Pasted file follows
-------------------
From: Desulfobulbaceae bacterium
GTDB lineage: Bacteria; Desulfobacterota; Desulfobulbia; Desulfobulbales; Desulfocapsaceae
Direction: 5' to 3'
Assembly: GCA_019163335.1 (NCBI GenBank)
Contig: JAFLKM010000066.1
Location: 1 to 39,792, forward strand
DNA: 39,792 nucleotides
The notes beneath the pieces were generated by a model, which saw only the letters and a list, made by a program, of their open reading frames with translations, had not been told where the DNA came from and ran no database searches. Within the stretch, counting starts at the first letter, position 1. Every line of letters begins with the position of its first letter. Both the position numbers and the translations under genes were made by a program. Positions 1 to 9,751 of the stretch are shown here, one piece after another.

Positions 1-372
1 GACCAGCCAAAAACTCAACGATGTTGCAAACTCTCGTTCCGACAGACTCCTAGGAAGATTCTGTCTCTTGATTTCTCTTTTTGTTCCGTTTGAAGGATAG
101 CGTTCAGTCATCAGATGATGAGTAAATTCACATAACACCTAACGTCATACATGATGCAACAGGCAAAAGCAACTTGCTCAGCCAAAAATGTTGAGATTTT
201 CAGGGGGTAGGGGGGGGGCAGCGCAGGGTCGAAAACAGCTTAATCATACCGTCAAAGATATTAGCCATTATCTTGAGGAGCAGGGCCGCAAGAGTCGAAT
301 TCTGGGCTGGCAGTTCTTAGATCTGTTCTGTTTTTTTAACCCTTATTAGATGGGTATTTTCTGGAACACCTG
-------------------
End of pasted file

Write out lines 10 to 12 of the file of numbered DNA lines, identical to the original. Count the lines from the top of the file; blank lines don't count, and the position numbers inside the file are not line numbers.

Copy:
1 GACCAGCCAAAAACTCAACGATGTTGCAAACTCTCGTTCCGACAGACTCCTAGGAAGATTCTGTCTCTTGATTTCTCTTTTTGTTCCGTTTGAAGGATAG
101 CGTTCAGTCATCAGATGATGAGTAAATTCACATAACACCTAACGTCATACATGATGCAACAGGCAAAAGCAACTTGCTCAGCCAAAAATGTTGAGATTTT
201 CAGGGGGTAGGGGGGGGGCAGCGCAGGGTCGAAAACAGCTTAATCATACCGTCAAAGATATTAGCCATTATCTTGAGGAGCAGGGCCGCAAGAGTCGAAT